Confused about the various communications you’ve seen about what AVMA is or is not doing on compounding? We wanted to take a moment to dispel myths about compounding, as well as update you on the AVMA’s current activities on the subject.
• The AVMA is not being pressured by outside groups to take any actions on compounding. Veterinarians “in the field” (many of whom are practitioners) who serve on AVMA’s volunteer governance groups are discussing the current legal status of bulk compounds and reviewing AVMA’s policies on the topic. Part of that discussion is with various groups – including compounding pharmacy groups – to understand their perspectives.
• Catalyzed by recent human health concerns related to compounding, there is a sense of urgency to this issue due to Congressional interest in introducing and passing compounding legislation this year. Our Governmental Relations Division veterinarians utilize AVMA’s policies in communicating with members of Congress about legislation.
• The Food and Drug Administration (FDA) says nothing in its regulations permits compounding from bulk (raw pharmaceutical ingredient) drugs. It also has a Compliance Policy Guide on the subject. Some pharmacists might say otherwise, but AVMA is going by the FDA’s rules since they’re the federal authority.
• Compounding is necessary sometimes, but be cautious. We believe veterinarians should know that compounding, including formulation in a novel drug delivery system (e.g. transdermal), may impact the absorption and depletion of a drug. This may result in drug concentrations that are above or below the therapeutic range and lead to the development of an adverse drug event, including therapeutic failure.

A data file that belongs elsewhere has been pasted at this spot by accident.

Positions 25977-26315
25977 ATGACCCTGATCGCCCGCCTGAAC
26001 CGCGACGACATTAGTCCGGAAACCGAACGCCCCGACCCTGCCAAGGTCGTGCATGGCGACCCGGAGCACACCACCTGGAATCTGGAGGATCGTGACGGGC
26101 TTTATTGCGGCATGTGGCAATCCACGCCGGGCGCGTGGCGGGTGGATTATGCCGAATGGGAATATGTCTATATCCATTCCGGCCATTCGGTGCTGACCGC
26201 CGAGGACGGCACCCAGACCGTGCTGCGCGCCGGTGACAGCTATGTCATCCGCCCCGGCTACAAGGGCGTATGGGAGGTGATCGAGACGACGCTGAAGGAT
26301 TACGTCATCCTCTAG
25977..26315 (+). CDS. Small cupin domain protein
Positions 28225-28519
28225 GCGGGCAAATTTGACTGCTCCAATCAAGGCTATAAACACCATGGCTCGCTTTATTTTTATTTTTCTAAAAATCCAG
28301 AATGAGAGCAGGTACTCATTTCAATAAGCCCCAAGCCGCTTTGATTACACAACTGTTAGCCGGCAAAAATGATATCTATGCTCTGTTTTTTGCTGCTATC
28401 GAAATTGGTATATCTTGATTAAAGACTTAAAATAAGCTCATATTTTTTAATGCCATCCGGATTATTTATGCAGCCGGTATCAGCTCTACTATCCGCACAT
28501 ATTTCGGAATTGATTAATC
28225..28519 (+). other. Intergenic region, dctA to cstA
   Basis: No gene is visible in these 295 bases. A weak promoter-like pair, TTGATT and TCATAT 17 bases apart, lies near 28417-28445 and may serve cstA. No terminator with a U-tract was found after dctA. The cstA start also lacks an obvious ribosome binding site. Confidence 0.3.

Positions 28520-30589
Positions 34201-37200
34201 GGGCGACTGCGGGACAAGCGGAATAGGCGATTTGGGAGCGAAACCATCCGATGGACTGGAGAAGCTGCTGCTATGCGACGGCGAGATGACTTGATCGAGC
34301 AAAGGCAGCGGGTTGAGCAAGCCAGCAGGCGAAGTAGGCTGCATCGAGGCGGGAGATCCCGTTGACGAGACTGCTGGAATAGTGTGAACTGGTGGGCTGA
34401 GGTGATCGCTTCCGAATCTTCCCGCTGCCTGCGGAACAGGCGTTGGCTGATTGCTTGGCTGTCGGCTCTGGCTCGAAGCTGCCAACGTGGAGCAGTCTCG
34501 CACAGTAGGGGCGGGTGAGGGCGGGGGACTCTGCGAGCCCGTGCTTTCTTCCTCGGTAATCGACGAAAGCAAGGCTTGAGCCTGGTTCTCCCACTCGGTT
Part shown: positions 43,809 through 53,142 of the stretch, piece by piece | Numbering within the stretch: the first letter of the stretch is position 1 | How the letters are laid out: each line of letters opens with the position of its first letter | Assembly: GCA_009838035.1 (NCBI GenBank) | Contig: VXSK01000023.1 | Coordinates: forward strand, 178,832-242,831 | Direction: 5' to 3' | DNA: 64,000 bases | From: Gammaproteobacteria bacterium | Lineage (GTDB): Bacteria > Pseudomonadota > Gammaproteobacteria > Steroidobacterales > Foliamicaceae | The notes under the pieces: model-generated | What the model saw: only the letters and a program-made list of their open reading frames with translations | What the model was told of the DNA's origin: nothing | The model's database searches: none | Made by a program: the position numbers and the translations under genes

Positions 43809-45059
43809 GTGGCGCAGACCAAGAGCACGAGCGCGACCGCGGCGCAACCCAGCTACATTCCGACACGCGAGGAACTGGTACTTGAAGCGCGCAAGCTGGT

• Compounds are not generics. Some compounds are manufactured and might even look like a generic drug, but could very well be an unapproved manufactured mimic (i.e., an ever-so-slightly different version) of an FDA-approved drug. There is typically a New Animal Drug Application (NADA) number or Abbreviated New Animal Drug Application (ANADA) number on FDA-approved animal drugs to help you determine whether a drug is approved or not.
• Clearly there are situations in which the need for therapy from compounding is great and the risk is small. Along with many other factors, liability is one to consider when contemplating use of a compound. For example, use of a mimic (a drug that looks like it’s approved, but really isn’t) could expose you to unnecessary liability.
Stay tuned as the AVMA’s volunteer governance groups continue discussing this topic that is so important in the daily lives of practicing veterinarians.